Tree Tubes: Top 10 Reasons To Plant Small Seedlings

If you are trying to reforest a significant portion of your property or plant a large number of trees for wildlife habitat deciding what size of trees to plant is easy: Unless you have a bottomless bank account, you need to plant seedling trees (and of course protect them with tree tubes so you only have to plant once!).

But what if you are planting a smaller number of trees, for example, in your back yard?  Even if you can afford to plant large potted or balled & burlap (B&B) trees for the project, did you know that there are several good reasons to plant little seedling trees instead?

1. Greater species selection – a much bigger variety of species are available for purchase as seedlings than are available as large potted or B&B trees. In artists’ terms, you have a much great palette to work with when choosing seedling trees – the equivalent of a full palette of oils as compared to the box of 6 Crayola crayons often available as B&B sized trees.

2. Faster growth – it takes much longer for larger trees to overcome “transplant shock” and begin to grow again.  This is true even of most potted trees, since they weren’t actually grown in the pot they are sold in; they were harvested bare root and potted up only a few weeks ago.  Seedling trees – especially seedling trees in tree tubes – start growing right away and catch up with larger trees.

3. Better root form -More than likely, by the time you buy a larger potted or B&B tree that tree’s root system has been planted and pulled from the soil at least 2 times.  Each time it is replanted the root system can get deformed, causing problems years down the road.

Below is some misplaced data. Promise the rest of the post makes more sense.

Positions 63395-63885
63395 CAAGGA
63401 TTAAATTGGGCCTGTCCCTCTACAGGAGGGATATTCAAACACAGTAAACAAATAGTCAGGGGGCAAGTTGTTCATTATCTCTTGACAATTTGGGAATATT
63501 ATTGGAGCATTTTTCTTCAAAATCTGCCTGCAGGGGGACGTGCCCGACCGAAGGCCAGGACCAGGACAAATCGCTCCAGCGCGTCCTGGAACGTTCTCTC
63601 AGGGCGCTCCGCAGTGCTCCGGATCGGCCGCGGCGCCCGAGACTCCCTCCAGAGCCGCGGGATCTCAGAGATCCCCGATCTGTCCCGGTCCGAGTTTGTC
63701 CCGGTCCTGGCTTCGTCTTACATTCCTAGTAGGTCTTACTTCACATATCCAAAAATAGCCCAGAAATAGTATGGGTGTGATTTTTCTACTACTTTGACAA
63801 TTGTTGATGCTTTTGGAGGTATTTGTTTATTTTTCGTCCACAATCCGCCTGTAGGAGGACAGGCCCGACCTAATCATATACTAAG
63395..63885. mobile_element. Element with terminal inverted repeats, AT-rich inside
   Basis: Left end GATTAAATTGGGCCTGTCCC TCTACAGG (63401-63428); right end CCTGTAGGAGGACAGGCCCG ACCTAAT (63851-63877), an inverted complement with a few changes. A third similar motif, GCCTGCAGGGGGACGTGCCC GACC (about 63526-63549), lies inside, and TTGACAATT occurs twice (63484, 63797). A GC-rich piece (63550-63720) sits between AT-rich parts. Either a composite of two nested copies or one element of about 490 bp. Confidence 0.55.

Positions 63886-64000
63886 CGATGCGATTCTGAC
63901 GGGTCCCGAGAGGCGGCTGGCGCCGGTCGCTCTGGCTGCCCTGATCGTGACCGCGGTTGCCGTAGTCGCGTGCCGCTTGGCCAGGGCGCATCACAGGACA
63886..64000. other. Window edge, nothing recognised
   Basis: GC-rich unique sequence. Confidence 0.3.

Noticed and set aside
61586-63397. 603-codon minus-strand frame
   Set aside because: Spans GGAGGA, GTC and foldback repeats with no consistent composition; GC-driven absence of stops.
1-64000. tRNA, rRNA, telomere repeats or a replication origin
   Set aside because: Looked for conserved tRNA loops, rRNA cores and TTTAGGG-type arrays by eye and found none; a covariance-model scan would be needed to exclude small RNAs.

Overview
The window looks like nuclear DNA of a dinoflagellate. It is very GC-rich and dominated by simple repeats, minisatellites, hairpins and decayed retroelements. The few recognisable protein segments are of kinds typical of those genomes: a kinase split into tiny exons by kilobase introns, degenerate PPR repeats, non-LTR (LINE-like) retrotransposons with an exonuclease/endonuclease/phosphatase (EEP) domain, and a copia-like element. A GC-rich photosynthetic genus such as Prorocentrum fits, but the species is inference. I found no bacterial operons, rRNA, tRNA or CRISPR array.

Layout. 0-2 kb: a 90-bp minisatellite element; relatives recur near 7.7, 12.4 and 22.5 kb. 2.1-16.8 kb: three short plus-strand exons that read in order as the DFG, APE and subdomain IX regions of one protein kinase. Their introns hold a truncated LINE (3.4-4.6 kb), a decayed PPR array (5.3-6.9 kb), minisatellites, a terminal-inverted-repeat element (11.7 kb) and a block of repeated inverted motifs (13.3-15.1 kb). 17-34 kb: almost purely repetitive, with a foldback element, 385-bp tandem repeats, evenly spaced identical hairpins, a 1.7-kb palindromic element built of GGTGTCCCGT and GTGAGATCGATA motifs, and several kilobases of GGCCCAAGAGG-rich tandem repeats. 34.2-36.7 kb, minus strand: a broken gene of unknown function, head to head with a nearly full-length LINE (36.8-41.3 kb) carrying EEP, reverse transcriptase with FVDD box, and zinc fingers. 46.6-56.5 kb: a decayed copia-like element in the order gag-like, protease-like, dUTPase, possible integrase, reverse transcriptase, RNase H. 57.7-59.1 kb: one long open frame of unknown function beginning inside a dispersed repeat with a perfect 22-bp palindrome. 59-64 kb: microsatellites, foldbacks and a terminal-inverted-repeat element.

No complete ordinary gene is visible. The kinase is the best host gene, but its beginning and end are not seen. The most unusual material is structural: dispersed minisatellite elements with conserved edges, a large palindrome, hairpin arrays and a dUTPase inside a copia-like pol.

4. More fun! Frankly, it’s a lot more enjoyable to start a tree from a tiny seedling and watch it grow up – especially when it happens as fast as it does with a tree tube!

5. Much cheaper!  The cost of a high quality seedling and the best tree tube on the market (the Tubex Tree Tube from Wilson Forestry Supply!) is probably in the ballpark of $10 – less than a movie and popcorn for a tree that will live for a century or more.

6. Longer life – Potted and B&B trees often develop spiral or circling root systems and, over time, can literally strangle itself to death; as this circling roots grow they constrict the growth of other roots and of the trunk.  This is part of the reason that urban landscape trees planted today have such short lifespans, as opposed to those planted 100 years ago which were planted as seedlings or small “whips.”  Seedling trees, planted properly, develop perfect radial root systems that do not need to be severed, lifted, packaged and replanted. Rule of thumb: The smaller the tree you plant, the longer it will live.

7. Better form – Starting small means you’re in control of the pruning and maintenance of your tree from the beginning, so you can be sure all the pruning cuts are properly made, and the tree has a single main stem.  Better form = longer life because poor pruning cuts, narrow branch angles and forks in the main trunk all are points of weakness, frost cracking or breakage.

8. Ability to plant native species – Many native species, notably oak species, are not widely available in large garden centers.  And we should all be planting more oaks – they grow faster than you think!

9. Tree tubes are a great conversation starter.  First your neighbors will wonder what those plastic tubes in your yard are.  Then they’ll see a tree bursting out the top in just the first or second summer, and they’ll ask you where you bought them (it’s OK to tell them).

10. Bragging rights – Gardeners brag about the earliest corn, the biggest pumpkin or the most bountiful tomato vines.  Tree planters brag about fast growth, and the way to get fast growth is by planting seedlings (or even acorns/walnuts/chestnuts) and covering them with tree tubes.  Be sure to use a permanent marker to mark the tree’s progress every week (yes, you will get significant growth every week!)

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